Toronto District School Board
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The Toronto District School Board (TDSB) is committed to student achievement and well-being. We recognize that students develop and learn in different ways, have different strengths and needs, and require different levels of support. Some students require special education programs and services to meet their needs.

The Special Education and Inclusion Department, in collaboration with all staff, is committed to providing equitable access to learning opportunities for all students. This includes our ongoing commitment to anti-oppression, human rights, equity, anti-racism including anti-Indigenous and anti-Black racism, and anti-ableism. This commitment aligns with the TDSB Vision for Learning and the TDSB Equity Policy, and underpins all programming across all grade levels. It is through this commitment that systemic barriers to high-quality education for historically underserved students, including students with special education needs, are identified, addressed and eliminated. This helps us create a more equitable school system where the achievement and well-being of every student is fostered in inclusive and accepting environments in which all students feel a sense of belonging, where every voice is heard, and where students’ intersecting identities and lived experiences are honoured.

The work of the Special Education and Inclusion Department is guided by the goals outlined in the Multi-Year Strategic Plan (MYSP), which specifically focus on improving learning experiences for students with special education needs:

  • We will welcome all students to an open and inclusive learning environment that recognizes that most students can be served effectively within their community school, and will also continue to provide intensive support programs for students with more specialized learning needs;
  • We will continue to strengthen collaboration with parents/guardians/caregivers and engage effectively in the decision-making process regarding their child’s program, placement, and well-being; and
  • We will increase employment opportunities and outcomes for all students with Low Incidence Exceptionalities (e.g., Intellectual Disabilities, Physical Disability, Low Vision, Deaf and Hard of Hearing and Health/Medical).


Ontario Regulation 181/98 requires school boards to consider placing students with exceptionalities into regular classes with appropriate special education services before considering placement in special education classes. In the TDSB, we continue to be responsive to the understanding that as students learn, they develop skills and so their special education service and program needs change over time. Students being welcomed, included and supported in well-resourced neighbourhood schools in age-appropriate, regular classes are able to learn, contribute and participate in all aspects of school life. This allows for valuable learning opportunities for groups which have been historically excluded, such as students with disabilities and intersecting identities. Some students with unique strengths and needs (behaviour, communication, intellectual and physical) may require more specialized or intensive programs and supports and, in collaboration with parents/guardians/caregivers and students as appropriate, we provide the necessary placements.

Parents/Guardians/Caregivers and Students

TDSB staff are committed to working collaboratively with parents/guardians/caregivers and students in a respectful and transparent way, and deeply value this partnership. We encourage parents/guardians/caregivers to approach their child’s teachers and principal to engage in discussions about their child in an ongoing manner. The sharing of information between families and school staff is critical to ensuring the success of each student.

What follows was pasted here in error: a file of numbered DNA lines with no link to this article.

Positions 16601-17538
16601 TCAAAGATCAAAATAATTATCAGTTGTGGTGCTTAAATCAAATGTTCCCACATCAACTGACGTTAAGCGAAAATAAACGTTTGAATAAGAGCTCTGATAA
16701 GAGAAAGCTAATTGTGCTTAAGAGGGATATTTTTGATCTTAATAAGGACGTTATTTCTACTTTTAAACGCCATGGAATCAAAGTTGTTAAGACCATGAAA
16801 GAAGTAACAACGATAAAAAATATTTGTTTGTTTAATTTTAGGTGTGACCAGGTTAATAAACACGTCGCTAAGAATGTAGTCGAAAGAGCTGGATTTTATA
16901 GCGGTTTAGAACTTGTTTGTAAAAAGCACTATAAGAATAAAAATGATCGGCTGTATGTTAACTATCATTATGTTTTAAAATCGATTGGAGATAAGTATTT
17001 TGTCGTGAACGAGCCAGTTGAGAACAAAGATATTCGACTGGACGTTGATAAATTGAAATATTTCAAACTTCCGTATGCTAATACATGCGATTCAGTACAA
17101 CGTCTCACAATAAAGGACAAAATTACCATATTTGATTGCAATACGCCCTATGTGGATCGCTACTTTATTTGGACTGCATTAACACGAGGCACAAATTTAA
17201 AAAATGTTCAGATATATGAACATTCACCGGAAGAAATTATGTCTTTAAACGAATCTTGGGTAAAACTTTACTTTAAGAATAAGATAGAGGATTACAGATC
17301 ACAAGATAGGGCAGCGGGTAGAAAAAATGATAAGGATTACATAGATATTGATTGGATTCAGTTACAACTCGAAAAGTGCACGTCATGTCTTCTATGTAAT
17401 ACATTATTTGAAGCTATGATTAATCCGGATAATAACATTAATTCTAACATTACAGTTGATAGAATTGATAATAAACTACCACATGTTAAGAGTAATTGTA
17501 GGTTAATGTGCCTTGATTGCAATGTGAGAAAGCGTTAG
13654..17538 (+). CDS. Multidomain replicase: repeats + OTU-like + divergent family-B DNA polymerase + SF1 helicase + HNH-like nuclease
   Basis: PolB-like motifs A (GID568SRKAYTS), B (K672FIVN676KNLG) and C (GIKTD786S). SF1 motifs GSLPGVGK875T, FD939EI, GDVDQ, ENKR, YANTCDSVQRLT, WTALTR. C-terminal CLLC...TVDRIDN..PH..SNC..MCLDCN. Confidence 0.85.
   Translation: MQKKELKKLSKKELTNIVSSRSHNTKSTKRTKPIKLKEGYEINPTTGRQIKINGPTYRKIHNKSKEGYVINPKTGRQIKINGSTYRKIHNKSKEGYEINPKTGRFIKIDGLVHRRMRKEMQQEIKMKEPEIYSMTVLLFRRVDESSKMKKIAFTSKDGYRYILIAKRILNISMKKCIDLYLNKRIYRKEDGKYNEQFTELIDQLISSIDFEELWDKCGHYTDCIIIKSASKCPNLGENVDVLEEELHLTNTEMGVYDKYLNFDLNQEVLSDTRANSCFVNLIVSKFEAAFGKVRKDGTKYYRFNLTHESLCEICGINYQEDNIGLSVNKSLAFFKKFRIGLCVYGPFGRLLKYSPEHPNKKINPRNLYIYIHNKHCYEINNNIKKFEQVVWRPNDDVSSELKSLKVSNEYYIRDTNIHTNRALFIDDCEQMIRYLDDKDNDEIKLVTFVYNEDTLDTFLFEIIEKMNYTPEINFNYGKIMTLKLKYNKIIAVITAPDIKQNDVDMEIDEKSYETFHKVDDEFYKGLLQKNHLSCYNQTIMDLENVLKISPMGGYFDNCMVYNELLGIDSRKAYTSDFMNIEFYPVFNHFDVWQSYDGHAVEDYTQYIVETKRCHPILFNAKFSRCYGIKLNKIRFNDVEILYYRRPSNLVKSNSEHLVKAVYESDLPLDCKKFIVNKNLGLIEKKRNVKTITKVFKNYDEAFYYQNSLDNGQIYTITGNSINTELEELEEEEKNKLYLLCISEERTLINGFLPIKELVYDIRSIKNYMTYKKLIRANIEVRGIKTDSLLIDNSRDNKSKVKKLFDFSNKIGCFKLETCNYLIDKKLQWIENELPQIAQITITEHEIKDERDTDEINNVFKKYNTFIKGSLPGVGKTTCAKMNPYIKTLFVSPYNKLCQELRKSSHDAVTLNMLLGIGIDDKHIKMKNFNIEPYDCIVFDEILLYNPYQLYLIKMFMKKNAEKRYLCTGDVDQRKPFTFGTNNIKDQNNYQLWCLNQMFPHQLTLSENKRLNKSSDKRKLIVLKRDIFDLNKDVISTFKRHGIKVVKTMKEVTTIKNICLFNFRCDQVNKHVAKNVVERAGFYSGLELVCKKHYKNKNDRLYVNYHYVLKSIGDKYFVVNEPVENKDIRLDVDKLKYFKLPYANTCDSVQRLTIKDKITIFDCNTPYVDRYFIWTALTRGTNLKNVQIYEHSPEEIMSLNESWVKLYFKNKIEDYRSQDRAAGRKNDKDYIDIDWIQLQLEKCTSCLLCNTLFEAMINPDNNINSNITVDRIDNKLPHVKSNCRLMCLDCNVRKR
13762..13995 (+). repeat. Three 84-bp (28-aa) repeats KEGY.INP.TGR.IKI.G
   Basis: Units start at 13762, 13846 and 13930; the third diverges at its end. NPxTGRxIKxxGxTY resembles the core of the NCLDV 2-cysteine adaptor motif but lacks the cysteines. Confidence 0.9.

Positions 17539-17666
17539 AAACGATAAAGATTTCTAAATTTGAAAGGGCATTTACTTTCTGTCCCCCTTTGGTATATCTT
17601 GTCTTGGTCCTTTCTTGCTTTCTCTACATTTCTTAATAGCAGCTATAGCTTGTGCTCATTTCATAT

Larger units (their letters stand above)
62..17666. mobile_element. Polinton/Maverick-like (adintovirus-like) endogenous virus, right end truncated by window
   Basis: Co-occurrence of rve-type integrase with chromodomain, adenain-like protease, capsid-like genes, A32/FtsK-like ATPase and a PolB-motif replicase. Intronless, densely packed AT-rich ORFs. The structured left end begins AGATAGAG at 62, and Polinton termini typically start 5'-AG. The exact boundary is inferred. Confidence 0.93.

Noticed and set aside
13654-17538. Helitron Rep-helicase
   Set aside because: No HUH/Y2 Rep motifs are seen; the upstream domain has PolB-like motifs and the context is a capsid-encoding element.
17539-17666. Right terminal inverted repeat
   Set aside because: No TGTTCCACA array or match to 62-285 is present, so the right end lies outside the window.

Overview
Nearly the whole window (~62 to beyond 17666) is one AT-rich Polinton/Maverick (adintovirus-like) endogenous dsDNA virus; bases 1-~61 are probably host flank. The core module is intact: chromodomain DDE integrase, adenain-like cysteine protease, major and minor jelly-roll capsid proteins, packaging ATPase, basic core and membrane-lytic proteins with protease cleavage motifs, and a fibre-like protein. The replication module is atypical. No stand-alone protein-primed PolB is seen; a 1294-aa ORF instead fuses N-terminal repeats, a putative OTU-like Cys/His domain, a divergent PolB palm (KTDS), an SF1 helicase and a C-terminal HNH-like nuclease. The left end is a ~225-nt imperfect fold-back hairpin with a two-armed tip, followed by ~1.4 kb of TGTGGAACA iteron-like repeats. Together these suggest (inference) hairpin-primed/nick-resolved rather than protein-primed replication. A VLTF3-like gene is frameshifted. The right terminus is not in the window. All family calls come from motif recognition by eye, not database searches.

Parent Concern Protocol

Please follow the Parent Concern Protocol, which outlines steps for addressing issues and concerns as they arise, beginning at the school level:

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Step 1 - Classroom Teacher

The first place to go about any classroom-related question or concern is your classroom teacher. They can help you with:

  • Any questions about the classroom
  • Classroom rules and consequences
  • Homework and assignments
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Step 2 - School Principal

If you would like more information or if you have questions that are beyond the classroom, talk to your school principal. They can help with:

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Step 3 - School Superintendents

Superintendents are responsible for a Network of Schools.
They support school staff and can be contacted if you have questions that have not been answered or for help with:

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Step 4 - Trustees

Trustees are your elected community officials. They are available to
help you with the following areas of the TDSB:

  • Concerns about your community
  • Ideas and suggestions for the Board
  • Items on Board Agendas
  • Board policies under review
  • Board budget
  • Collective bargaining

Special Education Advisory Committee (SEAC)

The Ontario Education Act Regulation 464/97 defines the role of SEAC, whose responsibilities are to provide important advice on special education to the TDSB and to to make recommendations to the board on anything that impacts the establishment, development and delivery of special education programs and services for exceptional pupils of the board. The TDSB values the recommendations put forward by SEAC, and takes recommendations under advisement to better support students with special education needs. For more information, please visit the TDSB SEAC page .